Editors' Note

We remember today, O God, the slaughter of the holy innocents of Bethlehem by order of King Herod.  Receive, we pray, into the arms of your mercy all innocent victims, and by your great might frustrate the designs of evil tyrants and establish your rule of justice, love, and peace: Collect for The Holy Innocents, Martyrs, December 28

A remembrance of the holocaust of the Slaughter of the Innocents, the murder of all children under two around Bethlehem (Mt. 2:13-18), follows by two days the remembrance of the birth of Jesus.  Western civilization, profoundly influenced by Christendom, has always had a recognition of the dark underside of human nature — child abuse.  Abraham was prevented from killing his son, Isaac, by God's intervention.  The story of Moses includes Pharaoh's murder of all Jewish boys.  There are numerous other Biblical references to abuse of children and the prophets often preached against the abuse and killing of children.  The history of Holy Innocents Day shows 2000 years of awareness of the ease with which we brutalize our children and the intent by the Church to stop it.

In the last twenty years our society has determined to stop the abuse of our children.  Our culture has made the most concerted, wide reaching, and forceful attempt in the history of humanity to assure that children are not abused.  This journal, Issues in Child Abuse Accusations, is in that tradition and serves that goal.  We offer a forum to those who want to use their expertise, skill, and experience in a responsible manner to work for reduction of assaults upon children and growth of an environment of justice, love, and peace for children and parents.

Throughout history the impetus for social change almost always comes first before both facts and knowledge.  The Hegelian analysis of historical process (Thesis <-> Antithesis, then Synthesis) recognizes the jagged path of our progress through time.  Little that we do is straight line, inexorable, onward and upward.  Our society's effort to deal with child abuse began in noble passion but in absence of crucial factual knowledge.  Inevitably mistakes, errors, and weaknesses in the system grew along with strengths, successes, and policies.  Only now are we beginning to catch up partially in gathering factual knowledge from which to work effectively to reduce abuse of children and strengthen the way we deal with it.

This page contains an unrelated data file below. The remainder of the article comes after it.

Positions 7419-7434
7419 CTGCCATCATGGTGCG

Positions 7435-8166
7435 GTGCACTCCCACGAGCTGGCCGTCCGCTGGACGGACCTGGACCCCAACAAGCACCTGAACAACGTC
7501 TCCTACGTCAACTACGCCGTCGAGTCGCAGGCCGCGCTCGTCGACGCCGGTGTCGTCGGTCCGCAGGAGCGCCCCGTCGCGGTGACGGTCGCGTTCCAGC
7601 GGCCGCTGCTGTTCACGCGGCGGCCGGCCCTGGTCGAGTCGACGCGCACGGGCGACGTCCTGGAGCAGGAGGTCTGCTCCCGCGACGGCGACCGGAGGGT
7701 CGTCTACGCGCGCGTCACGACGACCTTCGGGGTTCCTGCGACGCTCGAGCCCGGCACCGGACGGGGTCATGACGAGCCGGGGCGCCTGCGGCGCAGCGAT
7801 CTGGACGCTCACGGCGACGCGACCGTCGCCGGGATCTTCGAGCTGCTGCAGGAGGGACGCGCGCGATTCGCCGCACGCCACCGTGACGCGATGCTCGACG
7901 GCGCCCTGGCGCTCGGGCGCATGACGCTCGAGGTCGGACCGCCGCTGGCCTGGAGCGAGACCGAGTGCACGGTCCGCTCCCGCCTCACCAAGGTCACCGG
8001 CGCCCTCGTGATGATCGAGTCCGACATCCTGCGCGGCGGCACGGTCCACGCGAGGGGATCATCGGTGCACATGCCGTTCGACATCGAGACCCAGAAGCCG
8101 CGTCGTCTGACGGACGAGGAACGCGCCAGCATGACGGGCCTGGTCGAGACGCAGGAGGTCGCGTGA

This journal aims to assist in that goal by presenting responsible scholarship from disciplines such as ethics, history, theology, and philosophy; scientifically sound and credible research from social science disciplines, i. e., psychology, sociology, social work, anthropology; and applied disciplines, i.e., medicine, law, clinical psychology, and psychiatry.

Therefore the journal can be called multi disciplinary or interdisciplinary.  Whatever term used, we see it as a place where reason, intellect, and good will can produce a variety of efforts to advance our care and caring for children.  This may include pointing to the errors and mistakes of the rush to solve the millennial problem of child abuse, sharing demonstrated facts about the reality of abuse, an exercise of reason to understand why we do such horrible things to children, and new ways for front line persons, lawyers, social workers, law enforcement, prosecutors, and mental health professionals, to respond better to accusations, victims, perpetrators, and those accused.

The journal has a point of view, ours.  We believe frank, open, honest, and reasonable discussion, while not always comfortable, offers the best way to make progress on any shared human goal.  We hope authors who may not agree with each other or with us will trust their views will be treated fairly and published by us accurately.  G. Thomas, former editor of Journal of Comparative and Physiological Psychology, said "Anything really novel is likely to be given a hard time in the publication process."  We invite novel approaches and ideas and will reject only what is irrational or irresponsible.  We believe the concept will interest and give help to those who examine the idea at the foundation of the journal.

Hollida Wakefield, M. A.
Ralph Underwager, Ph.D.

Institute for Psychological Therapies
Minneapolis, Minnesota
January, 1989

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